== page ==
Illinois' Civil Union Law Has Broad Implications for Employers

By Jeremy Stewart, Littler Mendelson P.C. Feb 11, 2011

On Feb. 1, 2011, Illinois Gov. Pat Quinn signed S.B. 1716, the Illinois Religious Freedom Protection and Civil Union Act ("Civil Union Act"), which will become effective June 1, 2011. The Civil Union Act is similar to other states' laws that summarily provide the same rights to parties to a civil union—same- and opposite-sex couples—as that of spouses. However, like in other states, the Illinois law does not label these unions as "marriage."

The new law provides that a "party to a civil union" is to be included in any definition used in state law where the term "spouse," "family," "immediate family," "dependent," "next of kin" and other terms that denote "spousal relationship" are stated. The Civil Union Act stops short of granting same-sex couples the right to "marry"; however, it does guarantee "[a] party to a civil union ... the same legal obligations, responsibilities, protections, and benefits as are afforded or recognized by the law of Illinois to spouses." In addition, while the Civil Union Act does not go into effect until June 1, 2011, it guarantees that previously unrecognized marriages, civil unions and similar legal relationships, including those of same-sex couples, that were entered into in another jurisdiction and that meet the qualifications of the Civil Union Act will be recognized in Illinois as a civil union (excluding common-law marriages).

Illinois will be the sixth state to provide equal state-level spousal rights to same-sex couples entering into domestic partnerships or civil unions where marriage is not available to same-sex couples. As of February 2011, other states with such laws were California (recognition for certain marriages performed within a specified time period), Nevada, New Jersey, Oregon and Washington. Marriage between same-sex couples is legal in Connecticut, Iowa, Massachusetts, New Hampshire, Vermont and the District of Columbia.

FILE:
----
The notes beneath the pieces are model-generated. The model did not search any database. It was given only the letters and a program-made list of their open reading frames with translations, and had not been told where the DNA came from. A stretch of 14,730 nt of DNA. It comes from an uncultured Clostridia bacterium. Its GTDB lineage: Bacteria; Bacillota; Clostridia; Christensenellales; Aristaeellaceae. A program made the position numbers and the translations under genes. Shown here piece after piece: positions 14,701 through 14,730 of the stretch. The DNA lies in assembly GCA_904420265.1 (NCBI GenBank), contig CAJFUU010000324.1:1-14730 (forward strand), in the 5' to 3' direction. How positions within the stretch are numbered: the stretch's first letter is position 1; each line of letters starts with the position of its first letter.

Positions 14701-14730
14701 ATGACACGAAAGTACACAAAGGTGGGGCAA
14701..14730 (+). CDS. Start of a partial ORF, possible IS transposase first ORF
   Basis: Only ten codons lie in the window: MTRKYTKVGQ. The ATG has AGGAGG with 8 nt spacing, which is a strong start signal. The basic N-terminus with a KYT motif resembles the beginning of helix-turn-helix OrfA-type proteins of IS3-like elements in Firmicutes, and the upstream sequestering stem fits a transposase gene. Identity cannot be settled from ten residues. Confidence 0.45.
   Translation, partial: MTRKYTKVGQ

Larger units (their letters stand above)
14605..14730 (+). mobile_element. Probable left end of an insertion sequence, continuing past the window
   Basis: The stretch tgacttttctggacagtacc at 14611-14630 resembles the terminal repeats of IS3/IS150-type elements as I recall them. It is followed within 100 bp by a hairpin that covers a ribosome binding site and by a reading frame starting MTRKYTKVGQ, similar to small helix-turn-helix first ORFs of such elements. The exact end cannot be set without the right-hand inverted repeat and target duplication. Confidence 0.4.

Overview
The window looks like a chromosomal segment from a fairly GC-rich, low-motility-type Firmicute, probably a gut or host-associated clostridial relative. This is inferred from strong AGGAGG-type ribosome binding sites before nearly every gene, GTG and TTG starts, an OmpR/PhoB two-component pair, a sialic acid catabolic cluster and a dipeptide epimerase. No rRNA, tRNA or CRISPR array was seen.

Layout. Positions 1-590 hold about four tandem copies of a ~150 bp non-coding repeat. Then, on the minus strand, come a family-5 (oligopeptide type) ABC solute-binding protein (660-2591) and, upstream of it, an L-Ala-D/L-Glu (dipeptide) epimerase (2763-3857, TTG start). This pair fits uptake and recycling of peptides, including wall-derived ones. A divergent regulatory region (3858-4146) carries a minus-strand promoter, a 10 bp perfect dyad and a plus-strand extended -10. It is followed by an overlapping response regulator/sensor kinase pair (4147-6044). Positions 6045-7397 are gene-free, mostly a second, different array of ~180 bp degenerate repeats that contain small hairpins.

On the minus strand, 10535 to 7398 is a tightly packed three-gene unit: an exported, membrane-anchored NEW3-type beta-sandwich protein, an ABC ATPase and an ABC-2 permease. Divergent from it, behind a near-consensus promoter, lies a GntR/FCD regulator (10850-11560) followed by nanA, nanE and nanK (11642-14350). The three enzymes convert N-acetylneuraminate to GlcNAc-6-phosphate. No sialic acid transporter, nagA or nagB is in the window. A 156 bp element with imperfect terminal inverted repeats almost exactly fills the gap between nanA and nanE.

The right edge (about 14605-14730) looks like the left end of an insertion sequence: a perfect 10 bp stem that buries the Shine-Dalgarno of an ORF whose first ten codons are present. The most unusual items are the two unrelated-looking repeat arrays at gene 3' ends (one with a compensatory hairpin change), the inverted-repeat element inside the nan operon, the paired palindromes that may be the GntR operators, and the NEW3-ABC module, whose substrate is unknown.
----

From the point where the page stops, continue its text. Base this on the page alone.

In addition, Illinois is one of only 22 jurisdictions (21 states and the District of Columbia) that extend protection from employment discrimination to individuals on the basis of sexual orientation.

Health and Benefits Plans

In light of the expansive definition of the term "party to a civil union" in the Civil Union Act, the new law will provide greater benefits to parties to an Illinois civil union than are provided under federal law, which, in large part, does not grant same-sex couples who enter into civil unions or domestic partnerships the same rights and benefits as married couples; the federal Defense of Marriage Act (DOMA) defines "marriage" as "a legal union between one man and one woman as husband and wife," and the word "spouse" refers to "a person of the opposite sex who is a husband or a wife." An immediate area of potential conflict can be found in employee benefits.

Whether an employer's benefits plan will be affected by the Civil Union Act will depend largely on whether the benefits are subject to the Employee Retirement Income Security Act (ERISA). An employer may not be required to offer coverage for same-sex spouses or domestic partners under the Civil Union Act if the employer's health and benefits plan is subject to ERISA.